Definition of tournament tough

A player who during the course of a tournament does not lose focus. Typically said of those players that regularly make it to the finals of a tournament.

24 Random Essential Billiards Terms

The Union Mondiale de Billard (French for World Union of Billiards) is the world governing body for carom (carambole) billiard games. The organization was founded in Madrid, Spain on 1 June 1959, and is dedicated to promoting the modern carom billiards games. The UMB monitors and controls international carom competitions and tournaments, and organizes an annual World Three-cushion Billiards Championship.
A shot played slowly and with heavy draw and follow-through so that the cue ball can be struck firmly but with a lot of the pace taken out, allowing more control than just a gentle tap that would travel as far. Also called "Drag Draw".
When you have completed a shot by pocketing a ball into a pocket.
Name for the ball that when pocketed, wins the game, or any ball that when made results in a payday such as a way in the game of Chicago.
Also the hook. In snooker, a type of mechanical bridge that has only recently been endorsed by the WPBSA to allow its use in major tournament play. It is a normal rest with the head in line with the shaft, but the last foot or so of the shaft is curved. This allows players to position the curved end around an obstructing ball that would have otherwise left them hampered on the cue ball and in need of a spider or swan with extensions, which would have less control.
Either of the two longer rails of a billiards or pocket billiards table, bisected by a center pocket and bounded at both ends by a corner pocket. Also called a long rail.
This describes a shot in snooker where the cue contacts more than one object ball.
Also known as a Dead cushion. A cushion that has either lost a degree of elastic resiliency or is not firmly bolted to the frame, in both cases causing balls to rebound with less energy than is normal.
In snooker, a phrase used to describe a situation where the player has an easy pot and in general the balls are in a position to go on to make a sizeable break.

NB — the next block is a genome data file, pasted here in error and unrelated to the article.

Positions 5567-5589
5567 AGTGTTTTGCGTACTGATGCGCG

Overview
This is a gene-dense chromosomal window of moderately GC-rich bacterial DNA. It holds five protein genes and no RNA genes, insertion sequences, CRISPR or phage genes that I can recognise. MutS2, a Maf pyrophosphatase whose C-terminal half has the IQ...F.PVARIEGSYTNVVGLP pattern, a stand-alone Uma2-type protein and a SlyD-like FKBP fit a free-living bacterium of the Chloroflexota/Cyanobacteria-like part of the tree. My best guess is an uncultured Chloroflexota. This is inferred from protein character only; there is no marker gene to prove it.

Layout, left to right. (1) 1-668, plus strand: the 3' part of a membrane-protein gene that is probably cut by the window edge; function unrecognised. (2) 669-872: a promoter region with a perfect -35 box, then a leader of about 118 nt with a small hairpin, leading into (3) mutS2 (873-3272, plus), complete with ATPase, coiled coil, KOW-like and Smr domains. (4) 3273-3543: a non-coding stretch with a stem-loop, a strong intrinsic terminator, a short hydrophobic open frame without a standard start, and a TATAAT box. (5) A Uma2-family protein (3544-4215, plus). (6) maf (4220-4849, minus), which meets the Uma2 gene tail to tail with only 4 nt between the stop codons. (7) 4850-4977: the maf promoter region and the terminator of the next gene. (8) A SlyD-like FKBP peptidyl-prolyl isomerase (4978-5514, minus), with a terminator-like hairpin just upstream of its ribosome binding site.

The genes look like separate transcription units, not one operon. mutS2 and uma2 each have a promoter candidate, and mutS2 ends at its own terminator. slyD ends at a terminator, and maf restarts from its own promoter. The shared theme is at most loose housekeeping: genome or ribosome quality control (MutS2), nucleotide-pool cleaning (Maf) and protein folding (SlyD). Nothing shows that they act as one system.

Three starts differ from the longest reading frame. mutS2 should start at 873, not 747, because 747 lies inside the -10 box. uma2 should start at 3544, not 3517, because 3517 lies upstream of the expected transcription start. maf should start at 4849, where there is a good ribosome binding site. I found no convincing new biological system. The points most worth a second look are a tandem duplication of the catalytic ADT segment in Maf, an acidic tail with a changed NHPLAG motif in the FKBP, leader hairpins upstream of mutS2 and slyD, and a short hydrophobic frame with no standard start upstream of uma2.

Same as stripes, in New Zealand. Compare yellows, high, big ones; contrast unders.
This describes a player who is not particular good at completing long shots. They may have other skills that help them in the game of one pocket pool, but when faced with long shots; their execution is less than perfect.
Also bigs, big balls, big ones. In eight-ball, to be shooting the striped suit (group) of balls (9 through 15); "you're big, remember", "you're big balls" or "I've got the big ones". Compare stripes, yellows, high, overs; contrast little.
This refers to the distance of deflection that the ball comes off of the cue stick after a hit is applied with side spin on it.
The profile of the shaft of the cue as it as it increases in diameter from the tip to the joint. A "fast" or "slow" taper refers to how quickly the diameter increases. A "pro" taper describes a shaft that tapers rapidly from the joint size to the tip size so as to provide a long, untapered stroking area.
This is a particular shot where the potential for a miscue is higher because of the amount of draw that is attempted on the cue ball.
An illegal shot (foul) in which the cue stick's tip contacts the cue ball twice during a single stroke. Double hits often occur when a player shoots the cue ball when it is very close to an object ball or cushion, because it is difficult to move the cue stick away quickly enough after the cue ball rebounds from the cushion or object ball.
This shot refers to using heavy follow to push through an object ball on its way to its destination.
Same as cheating the pocket. Principally used in snooker.
A shot in which the cue ball is struck above its equator with sufficient top spin to cause the cue ball to travel forward after it contacts an object ball. When a cue ball with follow on it contacts an object ball squarely (a center-to-center hit), the cue ball travels directly forward through the space previously occupied by the object ball (and can sometimes even be used to pocket a second ball). By contrast, on a cut shot, a cue ball with follow on it will first travel on the tangent line after striking the object ball, and then arc forward, widening the carom angle.
A term used in snooker for the potting of all the balls that are racked at the beginning of the frame in a single break (run). The minimum total clearance affords 72 points (barring multiple reds being potted on a single stroke), in the pattern of red then yellow repeatedly until all reds are potted, then all of the colour balls. The maximum break is 147 (barring a foul by the opponent immediately before the break began).
A denigrating slang term for the mechanical bridge.
See two-shot carry.
To intentionally rebound the cue ball off both of the pocket points to achieve position.
Chiefly British: Same as shark (senses 1, 2). The term appears in lyrics from The Mikado (1884) in relation to billiards, and developed from sharper (in use by at least 1681, but now obsolete) meaning "hustler" but not specific to billiards.